Google: Disavowing Random Links Flagged By Tools Is A Wild-goose Chase

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Google’s John Mueller responded to a question about utilizing the link disavow tool and offered a suggestion about the best way to use it, specifically pointing out links flagged by tools.

Although this tool was introduced 10 years ago there is still much confusion as to the proper use of it.

Link Disavow Tool

The link disavow tool was introduced by Google in October 2012.

The disavow tool followed in the wake of the Penguin Algorithm from May 2012, which introduced a duration of unmatched chaos in the search marketing community since many people were buying and offering links.

This duration of openly purchasing and selling links came to a stop on May 2012 when the Penguin algorithm update was released and countless websites lost rankings.

Earning money links got rid of was a huge pain for because they needed to request elimination from every website, one by one.

There were a lot of link elimination requests that some website owners began charging a charge to get rid of the links.

The SEO neighborhood asked Google for a simpler method to disavow links and in response to popular demand Google launched the Link Disavow tool on October 2012 for the express function of disavowing spam links that a site owner was responsible for.

The idea of a link disavow tool was something that had been subjugating for several years, at least since 2007.

Google resisted releasing that tool up until after the Penguin upgrade.

Google’s main announcement from October 2012 described:

“If you have actually been informed of a manual spam action based on “unnatural links” pointing to your site, this tool can help you attend to the issue.

If you haven’t gotten this notice, this tool normally isn’t something you need to stress over.”

Google likewise used information of what type of links might trigger a manual action:

“We send you this message when we see evidence of paid links, link exchanges, or other link schemes that breach our quality guidelines.”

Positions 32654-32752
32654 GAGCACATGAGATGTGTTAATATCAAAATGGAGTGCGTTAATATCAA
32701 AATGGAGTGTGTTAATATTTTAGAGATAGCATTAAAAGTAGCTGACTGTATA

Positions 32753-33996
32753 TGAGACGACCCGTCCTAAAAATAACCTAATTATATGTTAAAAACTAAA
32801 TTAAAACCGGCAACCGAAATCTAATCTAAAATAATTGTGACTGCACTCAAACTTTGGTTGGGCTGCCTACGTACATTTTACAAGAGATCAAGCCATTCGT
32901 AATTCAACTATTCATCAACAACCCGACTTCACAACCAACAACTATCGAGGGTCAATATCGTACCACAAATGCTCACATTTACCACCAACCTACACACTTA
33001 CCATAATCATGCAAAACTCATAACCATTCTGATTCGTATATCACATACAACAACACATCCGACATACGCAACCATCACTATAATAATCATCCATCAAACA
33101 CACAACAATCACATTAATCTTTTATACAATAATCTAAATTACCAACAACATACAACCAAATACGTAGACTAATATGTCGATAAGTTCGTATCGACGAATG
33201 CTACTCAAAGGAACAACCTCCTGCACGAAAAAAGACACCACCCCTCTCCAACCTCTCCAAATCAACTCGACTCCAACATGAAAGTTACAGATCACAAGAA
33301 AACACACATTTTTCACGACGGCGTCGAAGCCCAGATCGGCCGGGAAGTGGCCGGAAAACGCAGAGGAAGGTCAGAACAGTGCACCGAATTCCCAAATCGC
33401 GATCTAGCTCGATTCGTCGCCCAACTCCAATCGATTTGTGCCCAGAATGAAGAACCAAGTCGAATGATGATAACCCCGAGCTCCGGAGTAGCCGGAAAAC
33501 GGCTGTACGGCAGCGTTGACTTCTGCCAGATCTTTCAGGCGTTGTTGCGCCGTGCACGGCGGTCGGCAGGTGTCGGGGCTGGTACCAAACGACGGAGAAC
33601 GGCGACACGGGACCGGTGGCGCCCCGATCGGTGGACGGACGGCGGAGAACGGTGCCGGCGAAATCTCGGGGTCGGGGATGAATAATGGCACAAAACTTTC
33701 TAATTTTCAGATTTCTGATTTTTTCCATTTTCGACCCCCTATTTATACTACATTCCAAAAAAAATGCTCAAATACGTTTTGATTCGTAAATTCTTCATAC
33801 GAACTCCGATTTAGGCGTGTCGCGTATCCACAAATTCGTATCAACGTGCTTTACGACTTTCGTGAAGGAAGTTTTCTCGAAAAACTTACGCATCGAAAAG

John Mueller Recommendations on Link Disavow Tool

Mueller answered a concern about disavowing links to a domain property and as a side note used advice on the appropriate use of the tool.

The question asked was:

“The disavow function in Browse Console is currently not available for domain residential or commercial properties. What are the options then?”

John Mueller responded to:

“Well, if you have domain level verification in place, you can verify the prefix level without requiring any extra tokens.

Verify that host and do what you require to do.”

Then Mueller added an additional remark about the proper way to use the link disavow tool.

Mueller continued his response:

“Also, remember that disavowing random links that look weird or that some tool has flagged, is not an excellent use of your time.

It changes nothing.

Utilize the disavow tool for circumstances where you in fact spent for links and can’t get them gotten rid of later on.”

Harmful Link Tools and Random Hyperlinks

Lots of third party tools use proprietary algorithms to score backlinks according to how spammy or toxic the tool business feels they are.

Those toxicity scores might properly rank how bad particular links seem but they don’t always associate with how Google ranks and utilizes links.

Hazardous link tool ratings are just viewpoints.

The tools work for creating an automated backlink evaluation, particularly when they highlight negative links that you thought were good.

However, the only links one must be disavowing are the links one understands are spent for or belong of a link plan.

Should You Think Anecdotal Evidence of Hazardous Hyperlinks?

Lots of people experience ranking losses and when inspecting their backlinks are stunned to discover a large amount of incredibly low quality web pages connecting to their websites.

Naturally it’s presumed that this is the reason for the ranking drops and a perpetual cycle of link disavowing commences.

In those cases it might work to think about that there is some other factor for the change in rankings.

One case that sticks out is when somebody concerned me about a negative SEO attack. I took a look at the links and they were truly bad, precisely as described.

There were hundreds of adult themed spam links with specific match anchor text on unassociated adult subjects pointing to his site.

Those backlinks fit the meaning of a negative SEO attack.

I was curious so I independently called a Googler by email.They emailed me back the next day and validated that negative SEO was not the reason that the website had lost rankings.

The genuine cause for the loss of rankings was that the website was impacted by the Panda algorithm.

What activated the Panda algorithm was poor quality content that the website owner had actually developed.

I have seen this lot of times ever since, where the genuine problem was that the site owner was not able to objectively evaluate their own material so they blamed links.

It’s useful to remember that what looks like the apparent factor for a loss in rankings is not always the actual reason, it’s simply the simplest to blame due to the fact that it’s apparent.

But as John Mueller said, disavowing links that a tool has actually flagged and that aren’t paid links is not an excellent use of time.

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Included image by Best SMM Panel/Asier Romero

Listen to the Google SEO Office Hours video at the 1:10 minute mark